# Explicitly including boundary points in a set of finite-difference equations

Consider the 1D poisson equation

$$\frac{d^2 u}{dx^2} = -\rho$$

with Dirichlet boundary conditions $u(0) = u(l) = g$. Using a finite difference scheme, with a 5-point grid $u_1,u_2,u_3,u_4,u_5$ (excluding boundary points $u_0$ and $u_l$), we get the set of linear equations

$$\left( \begin{array}{ccc} 2 & -1 & & & \\ -1 & 2 & -1 & & \\ & -1 & 2 & -1 & \\ & & -1 & 2 & -1 \\ & & & -1 & 2 \\ \end{array} \right)\left( \begin{array}{c} u_1 \\ u_2 \\ u_3 \\ u_4 \\ u_5\end{array} \right) = \left( \begin{array}{c} \rho_1+g \\ \rho_2 \\ \rho_3 \\ \rho_4 \\ \rho_5+g\end{array} \right)$$

My question is: What would the matrix look like if I made $u_3$ a boundary point too?

Would it look like

$$\left( \begin{array}{ccc} 2 & -1 & & & \\ -1 & 2 & 0 & & \\ & 0 & 1 & 0 & \\ & & 0 & 2 & -1 \\ & & & -1 & 2 \\ \end{array} \right)\left( \begin{array}{c} u_1 \\ u_2 \\ u_3 \\ u_4 \\ u_5\end{array} \right) = \left( \begin{array}{c} \rho_1+g \\ \rho_2+g \\ g \\ \rho_4+g \\ \rho_5+g\end{array} \right)$$

I ask because I have a 3d system with small but irregular internal boundary regions, and it would be currently more convenient for my purposes to leave them in the matrix (even if it means extra computational cost).

If you include the boundary condition directly in the matrix, you will only get the g value at the points where the boundary is prescribed. If we use 5 nodes with the following BCS: $$u_1=g_1$$ and $$u_5=g_5$$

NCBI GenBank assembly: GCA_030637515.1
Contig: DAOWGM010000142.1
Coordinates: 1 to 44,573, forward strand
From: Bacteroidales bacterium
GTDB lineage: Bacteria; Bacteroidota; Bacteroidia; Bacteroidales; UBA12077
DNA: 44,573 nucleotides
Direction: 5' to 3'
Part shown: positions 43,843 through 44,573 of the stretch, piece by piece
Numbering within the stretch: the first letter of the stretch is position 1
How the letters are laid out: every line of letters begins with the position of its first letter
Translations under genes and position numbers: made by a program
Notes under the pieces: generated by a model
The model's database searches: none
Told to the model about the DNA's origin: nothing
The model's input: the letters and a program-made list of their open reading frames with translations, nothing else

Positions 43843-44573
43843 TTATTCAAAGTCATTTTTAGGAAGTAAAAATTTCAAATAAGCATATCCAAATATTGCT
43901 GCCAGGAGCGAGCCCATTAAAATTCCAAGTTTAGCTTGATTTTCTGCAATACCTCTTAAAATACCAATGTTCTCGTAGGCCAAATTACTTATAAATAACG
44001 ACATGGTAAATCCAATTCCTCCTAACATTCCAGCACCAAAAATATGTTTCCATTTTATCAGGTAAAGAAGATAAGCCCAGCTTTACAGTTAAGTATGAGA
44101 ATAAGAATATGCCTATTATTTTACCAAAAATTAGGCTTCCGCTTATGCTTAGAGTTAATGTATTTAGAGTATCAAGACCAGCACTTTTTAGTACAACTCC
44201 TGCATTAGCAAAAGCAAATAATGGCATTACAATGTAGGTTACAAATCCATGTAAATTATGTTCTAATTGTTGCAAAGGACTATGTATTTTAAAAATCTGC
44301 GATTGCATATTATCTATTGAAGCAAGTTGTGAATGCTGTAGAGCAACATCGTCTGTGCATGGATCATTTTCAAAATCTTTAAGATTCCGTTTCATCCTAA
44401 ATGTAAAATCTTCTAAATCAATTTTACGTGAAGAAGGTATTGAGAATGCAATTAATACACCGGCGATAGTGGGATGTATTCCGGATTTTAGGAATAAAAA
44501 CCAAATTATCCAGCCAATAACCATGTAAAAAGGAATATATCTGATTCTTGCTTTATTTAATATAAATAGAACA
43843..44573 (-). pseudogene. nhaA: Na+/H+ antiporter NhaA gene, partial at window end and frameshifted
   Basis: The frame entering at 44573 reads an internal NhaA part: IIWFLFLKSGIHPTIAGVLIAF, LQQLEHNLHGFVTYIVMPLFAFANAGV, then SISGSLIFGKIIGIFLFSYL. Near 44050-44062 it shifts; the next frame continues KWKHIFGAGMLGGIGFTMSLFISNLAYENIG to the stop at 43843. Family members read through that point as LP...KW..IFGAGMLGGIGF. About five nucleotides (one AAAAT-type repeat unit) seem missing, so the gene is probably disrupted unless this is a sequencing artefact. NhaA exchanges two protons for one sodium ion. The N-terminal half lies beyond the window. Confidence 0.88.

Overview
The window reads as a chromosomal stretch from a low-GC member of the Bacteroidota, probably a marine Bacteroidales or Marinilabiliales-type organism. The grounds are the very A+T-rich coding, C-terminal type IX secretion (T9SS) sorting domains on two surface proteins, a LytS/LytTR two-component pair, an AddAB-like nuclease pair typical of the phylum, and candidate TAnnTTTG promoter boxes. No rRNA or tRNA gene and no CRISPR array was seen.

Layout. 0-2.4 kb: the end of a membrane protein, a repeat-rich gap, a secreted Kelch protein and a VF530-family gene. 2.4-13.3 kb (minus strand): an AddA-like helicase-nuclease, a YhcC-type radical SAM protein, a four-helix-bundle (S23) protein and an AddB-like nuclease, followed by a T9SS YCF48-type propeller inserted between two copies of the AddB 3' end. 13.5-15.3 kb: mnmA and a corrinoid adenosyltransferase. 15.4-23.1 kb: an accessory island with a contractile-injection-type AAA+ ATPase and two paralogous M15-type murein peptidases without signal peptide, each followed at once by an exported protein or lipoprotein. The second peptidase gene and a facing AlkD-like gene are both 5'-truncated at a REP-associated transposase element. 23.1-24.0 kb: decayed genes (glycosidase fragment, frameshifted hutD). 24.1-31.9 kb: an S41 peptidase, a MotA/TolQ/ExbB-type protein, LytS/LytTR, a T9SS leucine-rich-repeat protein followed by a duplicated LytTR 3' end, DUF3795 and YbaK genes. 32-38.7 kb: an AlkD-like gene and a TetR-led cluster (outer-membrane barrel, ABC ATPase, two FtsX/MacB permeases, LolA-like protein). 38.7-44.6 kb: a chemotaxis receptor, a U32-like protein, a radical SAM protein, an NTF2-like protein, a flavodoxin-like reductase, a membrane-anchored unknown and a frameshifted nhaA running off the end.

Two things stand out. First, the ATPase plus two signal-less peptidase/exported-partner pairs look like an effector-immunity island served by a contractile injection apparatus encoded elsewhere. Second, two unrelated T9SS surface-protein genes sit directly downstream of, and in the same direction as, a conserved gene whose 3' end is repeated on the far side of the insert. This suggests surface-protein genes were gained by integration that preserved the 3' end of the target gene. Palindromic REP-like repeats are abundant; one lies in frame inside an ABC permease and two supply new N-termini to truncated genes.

Then the matrix resulting from the finite difference will be:

$$\left( \begin{array}{ccc} 1 & 0 & & & \\ -1 & 2 & -1 & & \\ & -1 & 2 & -1 & \\ & & -1 & 2 & -1 \\ & & & 0 & 1 \\ \end{array} \right)\left( \begin{array}{c} u_1 \\ u_2 \\ u_3 \\ u_4 \\ u_5\end{array} \right) = \left( \begin{array}{c} g_1 \\ \rho_2 \\ \rho_3 \\ \rho_4 \\ g_5\end{array} \right)$$

That is, the value of $$u_1$$ and $$u_5$$ follow the Dirichlet BCs and within the domain, the Poisson equation applies.

If you have Neumann boundary conditions or Robin Boundary condition, than line 1 and 5 will have to change to respect the application of these boundary conditions.

If the third point is a boundary point and following my example, then the resulting matrix should be :

$$\left( \begin{array}{ccc} 1 & 0 & & & \\ -1 & 2 & -1 & & \\ & 0 & 1 & 0 & \\ & & -1 & 2 & -1 \\ & & & 0 & 1 \\ \end{array} \right)\left( \begin{array}{c} u_1 \\ u_2 \\ u_3 \\ u_4 \\ u_5\end{array} \right) = \left( \begin{array}{c} g_1 \\ \rho_2 \\ g_3 \\ \rho_4 \\ g_5\end{array} \right)$$ But this is impossible in our case, since this would imply prescribing 3 conditions on a problem which requires 2. In 2D, however, you will get lines with strictly diagonal term that appear within the matrix due to Dirichlet BCs.

• Thanks for the reply. Are you sure some rho entries don't get g summed to them. E.g. The second row of the matrix presumably corresponds to the equation -u1 + 2u2 - g = rho2, which can be written as -u1+2u2 = rho2+g – DJames Dec 2 '16 at 21:12
• There was a mistake in my answer. The second and fourth rows were not correct, now they are valid. – BlaB Dec 2 '16 at 21:15

Another option to the answer @BlaisB is to incorporate the constraints via Lagrange multipliers, which basically leads to a linear system which is augmented by two variables,

$$\left( \begin{array}{ccc} 2 & -1 & & & & 1 &\\ -1 & 2 & -1 & & \\ & -1 & 2 & -1 & \\ & & -1 & 2 & -1 \\ & & & -1 & 2 & & 1 \\ 1 & & & & & \\ & & & & 1 &\\ \end{array} \right)\left( \begin{array}{c} u_1 \\ u_2 \\ u_3 \\ u_4 \\ u_5 \\ \lambda_1 \\ \lambda_2 \\ \end{array} \right) = \left( \begin{array}{c} \rho_1 \\ \rho_2 \\ \rho_3 \\ \rho_4 \\ \rho_5 \\ g_1\\ g_2 \end{array} \right)$$

The found Lagrange multipliers $\lambda_i$ itself are not important and can be discarded after solution. Their only purpose is to keep up the boundary condition.

The advantage of this method is that you don't need to bother with adjustments of the original system. Moreover, it's straightforward to incorporate also more sophisticated boundary conditions, e.g. of Neumann-type (--try that with the explicit method!)